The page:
Peru, Entrance.

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Country #11. Below, my typical daily view on this stretch, from Cuenca in Ecuador to Cajamarca, Peru:
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Our start in Peru fast paved riding, banana tree surroundings harkening back to the first days in Colombia and every single Central American country. The paved road at first climbs into the hills, asphalt progress incongruous against the slow pace of the villages it passes through. Adults sit on chairs, benches beside the road there, the towns just collections of houses one or two rows deep on either side of the road. Children play in the street around the coffee beans sun-drying on black plastic tarps, village chickens pecking their way among them. Will spend the most time in this country out of any since the US. Mountain roads calling, the highest stretch of Andean cordillera here, thanks to extensive research by other cycle tourists long stretches of mapped out routes await too. Immigration official gives us 3 months visa time, probably just barely enough. A Canadian ex-pat says no problem to stay past the visa date, just then have to pay $1/day for every extra day. Have another reason to maintain southerly progress, in less than three months the transition to the rainy season scheduled to start. So ample external motivation to keep moving.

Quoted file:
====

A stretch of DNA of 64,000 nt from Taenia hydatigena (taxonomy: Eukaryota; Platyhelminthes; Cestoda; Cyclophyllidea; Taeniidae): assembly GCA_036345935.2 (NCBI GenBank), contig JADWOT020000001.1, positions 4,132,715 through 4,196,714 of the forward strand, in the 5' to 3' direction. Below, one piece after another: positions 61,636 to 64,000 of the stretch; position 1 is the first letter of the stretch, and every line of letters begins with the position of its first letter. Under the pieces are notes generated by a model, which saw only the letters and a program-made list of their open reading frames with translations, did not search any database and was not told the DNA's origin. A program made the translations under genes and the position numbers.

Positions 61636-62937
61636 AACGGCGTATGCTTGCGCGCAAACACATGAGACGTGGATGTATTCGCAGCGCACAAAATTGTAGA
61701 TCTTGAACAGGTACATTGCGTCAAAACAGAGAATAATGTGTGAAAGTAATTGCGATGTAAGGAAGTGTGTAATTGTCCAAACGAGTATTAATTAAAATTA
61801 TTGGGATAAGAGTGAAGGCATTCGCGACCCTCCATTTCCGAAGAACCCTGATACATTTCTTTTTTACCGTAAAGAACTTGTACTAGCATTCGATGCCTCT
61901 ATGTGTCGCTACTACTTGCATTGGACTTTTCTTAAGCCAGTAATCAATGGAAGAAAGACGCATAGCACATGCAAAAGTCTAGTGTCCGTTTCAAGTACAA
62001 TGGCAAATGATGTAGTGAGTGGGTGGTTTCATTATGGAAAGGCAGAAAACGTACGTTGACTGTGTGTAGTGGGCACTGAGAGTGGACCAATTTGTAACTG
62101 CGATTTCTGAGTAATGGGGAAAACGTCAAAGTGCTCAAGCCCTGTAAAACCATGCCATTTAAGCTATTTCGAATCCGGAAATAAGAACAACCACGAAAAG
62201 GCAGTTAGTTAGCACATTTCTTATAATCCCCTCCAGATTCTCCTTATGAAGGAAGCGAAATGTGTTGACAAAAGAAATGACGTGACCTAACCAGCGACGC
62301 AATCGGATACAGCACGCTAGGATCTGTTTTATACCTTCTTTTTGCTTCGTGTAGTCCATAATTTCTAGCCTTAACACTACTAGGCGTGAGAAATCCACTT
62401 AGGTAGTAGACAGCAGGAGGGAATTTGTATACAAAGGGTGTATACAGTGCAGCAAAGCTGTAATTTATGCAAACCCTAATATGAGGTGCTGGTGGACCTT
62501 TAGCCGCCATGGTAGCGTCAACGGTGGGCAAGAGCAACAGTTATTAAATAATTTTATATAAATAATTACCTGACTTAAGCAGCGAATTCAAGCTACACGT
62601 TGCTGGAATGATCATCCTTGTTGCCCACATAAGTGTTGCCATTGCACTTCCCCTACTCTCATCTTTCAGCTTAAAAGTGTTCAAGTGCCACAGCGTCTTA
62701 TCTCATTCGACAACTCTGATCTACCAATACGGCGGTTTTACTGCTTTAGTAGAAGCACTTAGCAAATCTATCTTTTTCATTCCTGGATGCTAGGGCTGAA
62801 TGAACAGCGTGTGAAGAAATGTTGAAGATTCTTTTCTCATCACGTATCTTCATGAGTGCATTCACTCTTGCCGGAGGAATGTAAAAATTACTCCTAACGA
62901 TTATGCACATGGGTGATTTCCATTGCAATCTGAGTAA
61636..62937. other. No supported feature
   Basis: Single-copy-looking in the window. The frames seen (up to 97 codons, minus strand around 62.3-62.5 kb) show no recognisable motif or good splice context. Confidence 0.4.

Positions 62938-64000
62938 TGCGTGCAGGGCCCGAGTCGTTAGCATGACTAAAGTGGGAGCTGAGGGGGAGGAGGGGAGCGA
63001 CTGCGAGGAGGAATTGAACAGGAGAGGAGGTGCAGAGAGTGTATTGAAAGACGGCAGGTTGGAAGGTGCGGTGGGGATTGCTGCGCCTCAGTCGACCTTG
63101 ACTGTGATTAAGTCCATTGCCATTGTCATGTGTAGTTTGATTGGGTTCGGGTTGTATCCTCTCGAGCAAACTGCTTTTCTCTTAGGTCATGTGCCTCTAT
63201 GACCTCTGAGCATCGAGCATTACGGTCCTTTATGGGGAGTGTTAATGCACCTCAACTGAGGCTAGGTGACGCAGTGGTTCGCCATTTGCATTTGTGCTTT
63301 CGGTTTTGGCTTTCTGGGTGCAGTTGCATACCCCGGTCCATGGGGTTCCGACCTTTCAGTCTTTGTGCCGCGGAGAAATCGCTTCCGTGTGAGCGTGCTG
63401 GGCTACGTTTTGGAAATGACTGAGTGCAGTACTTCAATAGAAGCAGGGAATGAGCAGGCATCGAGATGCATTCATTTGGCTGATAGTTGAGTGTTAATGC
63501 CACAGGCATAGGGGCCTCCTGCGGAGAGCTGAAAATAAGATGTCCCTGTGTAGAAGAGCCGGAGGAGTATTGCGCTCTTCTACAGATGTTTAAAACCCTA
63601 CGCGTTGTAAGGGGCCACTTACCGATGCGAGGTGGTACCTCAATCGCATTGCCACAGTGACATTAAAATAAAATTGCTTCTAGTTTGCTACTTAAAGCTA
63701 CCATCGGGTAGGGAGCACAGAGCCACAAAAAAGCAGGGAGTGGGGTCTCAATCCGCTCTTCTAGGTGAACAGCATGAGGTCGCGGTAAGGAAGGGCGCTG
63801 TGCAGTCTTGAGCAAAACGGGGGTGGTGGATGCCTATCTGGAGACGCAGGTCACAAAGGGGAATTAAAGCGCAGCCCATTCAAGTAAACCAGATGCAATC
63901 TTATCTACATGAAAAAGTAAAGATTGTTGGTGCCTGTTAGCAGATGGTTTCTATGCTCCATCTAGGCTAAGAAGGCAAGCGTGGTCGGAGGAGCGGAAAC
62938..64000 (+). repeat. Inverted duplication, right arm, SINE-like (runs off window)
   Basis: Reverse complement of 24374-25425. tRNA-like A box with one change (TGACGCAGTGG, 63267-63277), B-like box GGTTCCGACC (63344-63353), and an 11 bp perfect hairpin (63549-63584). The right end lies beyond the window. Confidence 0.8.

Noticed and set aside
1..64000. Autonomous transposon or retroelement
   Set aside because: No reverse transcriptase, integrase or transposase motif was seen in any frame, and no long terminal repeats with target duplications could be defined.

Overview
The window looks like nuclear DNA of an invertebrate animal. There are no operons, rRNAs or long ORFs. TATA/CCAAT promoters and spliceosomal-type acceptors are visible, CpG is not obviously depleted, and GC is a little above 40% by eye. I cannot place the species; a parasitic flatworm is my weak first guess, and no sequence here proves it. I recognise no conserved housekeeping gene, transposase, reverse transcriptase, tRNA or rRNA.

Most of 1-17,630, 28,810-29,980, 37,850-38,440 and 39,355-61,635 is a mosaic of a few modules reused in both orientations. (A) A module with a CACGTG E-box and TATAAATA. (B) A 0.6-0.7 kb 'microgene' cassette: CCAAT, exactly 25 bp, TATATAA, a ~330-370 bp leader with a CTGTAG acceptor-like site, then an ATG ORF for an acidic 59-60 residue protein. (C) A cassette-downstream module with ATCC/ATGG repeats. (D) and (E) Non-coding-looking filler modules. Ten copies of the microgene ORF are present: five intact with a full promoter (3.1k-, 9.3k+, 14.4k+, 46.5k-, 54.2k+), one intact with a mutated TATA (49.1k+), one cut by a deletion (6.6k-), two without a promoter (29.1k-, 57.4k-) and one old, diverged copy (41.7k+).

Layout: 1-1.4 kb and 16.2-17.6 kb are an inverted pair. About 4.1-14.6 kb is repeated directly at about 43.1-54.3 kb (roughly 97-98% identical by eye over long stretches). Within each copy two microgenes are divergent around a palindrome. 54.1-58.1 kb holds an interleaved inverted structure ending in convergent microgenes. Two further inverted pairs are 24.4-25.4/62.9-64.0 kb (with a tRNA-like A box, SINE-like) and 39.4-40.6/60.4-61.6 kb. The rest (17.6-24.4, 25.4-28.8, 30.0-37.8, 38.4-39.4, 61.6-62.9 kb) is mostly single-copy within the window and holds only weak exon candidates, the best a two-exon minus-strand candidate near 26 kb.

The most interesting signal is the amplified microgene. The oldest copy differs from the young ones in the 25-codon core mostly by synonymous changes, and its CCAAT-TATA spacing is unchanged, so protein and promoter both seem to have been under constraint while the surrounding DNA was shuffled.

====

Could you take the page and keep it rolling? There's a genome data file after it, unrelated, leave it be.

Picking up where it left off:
imageStill riding with Paul. Since we were riding direct for Peru and kept passing through towns, we forewent wild camping in favor of urban assaults. Camp/sleep spots included: the tiny empty room at a gas station just wide enough for us + bikes, the floor of an old pay phone center where Patricio said “of course when you’re traveling you have nothing, no resources, here’s a place to store the bikes, take your pick of these two rooms to sleep, do you need to use the kitchen? Shower? Well here’s a key to the bathroom and toilet paper, buen viaje!” The next night spent in an actual hospedaje after only a half day of riding, followed by the night pictured above spent on the pavilion floor overlooking the town basketball/soccer arena. Once crossing into Peru, most nights spent in cheap guesthouses.

imageOne benefit of paved road climbs is the opportunity to turn and look back upon the valleys you came from.

imageSometimes looking into the valleys ahead.

imageLast glimpse of Ecuador.

imageExiting Ecuador at La Balsa, smallest border crossing of the trip so far. Ecuador roadworks slowly turning this road to pavement, until that’s complete the final portion is a mudfest. We got lucky and only had one day of mud, then the sun came out the next morning and dried the road back to dusty dirt. Photo from Paul’s camera.

imageCrossing the bridge to Peru puts us immediately back on pavement. One day in the mountains drops us off into a river valley, starting a long stretch of fast-moving paceline riding. Thanks to Paul and his drop handlebars for the draft!

imageWe may be on a deadline for Paul to meet friends, but we still make time to see the sights! To the pre-Incan ruins of Kuelap, a mountain fortress rivaling Peru’s famous Machu Picchu but seeing only a fraction of visitors.

imageThe ruins themselves perched high above the surrounding valley. The town of Tingo lies down on the valley floor, then to get to the ruins there’s either a very very early collectivo bus, or the option of sleeping in and hiking the 9km path, 1500m ascent. This was our “rest” day, so we took the sleeping in option. Though cycling leg muscles not exactly optimized for hiking.